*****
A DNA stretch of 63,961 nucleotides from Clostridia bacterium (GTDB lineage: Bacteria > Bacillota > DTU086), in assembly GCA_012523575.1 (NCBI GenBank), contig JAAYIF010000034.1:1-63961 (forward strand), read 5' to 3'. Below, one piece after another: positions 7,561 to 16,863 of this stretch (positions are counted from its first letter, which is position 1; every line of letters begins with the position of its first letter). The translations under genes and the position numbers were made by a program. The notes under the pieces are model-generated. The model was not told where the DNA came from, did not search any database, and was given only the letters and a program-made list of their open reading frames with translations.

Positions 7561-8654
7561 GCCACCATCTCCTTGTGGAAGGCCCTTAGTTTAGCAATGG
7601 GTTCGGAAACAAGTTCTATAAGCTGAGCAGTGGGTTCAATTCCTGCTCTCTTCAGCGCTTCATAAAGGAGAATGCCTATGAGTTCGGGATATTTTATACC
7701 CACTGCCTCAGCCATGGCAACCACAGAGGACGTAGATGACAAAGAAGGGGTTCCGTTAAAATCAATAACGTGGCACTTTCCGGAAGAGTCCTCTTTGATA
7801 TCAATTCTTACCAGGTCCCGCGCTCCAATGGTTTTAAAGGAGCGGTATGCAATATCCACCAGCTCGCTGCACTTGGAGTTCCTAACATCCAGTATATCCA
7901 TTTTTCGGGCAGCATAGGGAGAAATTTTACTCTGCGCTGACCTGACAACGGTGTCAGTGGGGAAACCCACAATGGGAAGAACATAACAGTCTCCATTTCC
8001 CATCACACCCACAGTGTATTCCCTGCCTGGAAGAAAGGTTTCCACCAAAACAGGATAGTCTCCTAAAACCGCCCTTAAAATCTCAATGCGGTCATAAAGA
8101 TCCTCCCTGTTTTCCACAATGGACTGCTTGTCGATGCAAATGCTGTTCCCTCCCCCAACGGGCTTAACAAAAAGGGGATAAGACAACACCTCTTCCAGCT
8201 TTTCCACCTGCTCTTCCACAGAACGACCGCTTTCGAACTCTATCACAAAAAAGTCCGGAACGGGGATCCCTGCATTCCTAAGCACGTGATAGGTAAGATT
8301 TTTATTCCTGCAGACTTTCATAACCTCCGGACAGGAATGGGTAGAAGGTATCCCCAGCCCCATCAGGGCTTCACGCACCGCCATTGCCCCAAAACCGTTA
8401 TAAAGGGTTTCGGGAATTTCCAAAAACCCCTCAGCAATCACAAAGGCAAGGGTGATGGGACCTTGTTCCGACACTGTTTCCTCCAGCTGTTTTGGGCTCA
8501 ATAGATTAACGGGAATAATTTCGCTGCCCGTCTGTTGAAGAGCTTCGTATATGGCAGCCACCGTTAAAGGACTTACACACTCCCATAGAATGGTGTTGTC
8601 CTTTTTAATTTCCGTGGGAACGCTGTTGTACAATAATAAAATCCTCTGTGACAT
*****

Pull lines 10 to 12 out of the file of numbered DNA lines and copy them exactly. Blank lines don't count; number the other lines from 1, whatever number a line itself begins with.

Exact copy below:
8201 TTTCCACCTGCTCTTCCACAGAACGACCGCTTTCGAACTCTATCACAAAAAAGTCCGGAACGGGGATCCCTGCATTCCTAAGCACGTGATAGGTAAGATT
8301 TTTATTCCTGCAGACTTTCATAACCTCCGGACAGGAATGGGTAGAAGGTATCCCCAGCCCCATCAGGGCTTCACGCACCGCCATTGCCCCAAAACCGTTA
8401 TAAAGGGTTTCGGGAATTTCCAAAAACCCCTCAGCAATCACAAAGGCAAGGGTGATGGGACCTTGTTCCGACACTGTTTCCTCCAGCTGTTTTGGGCTCA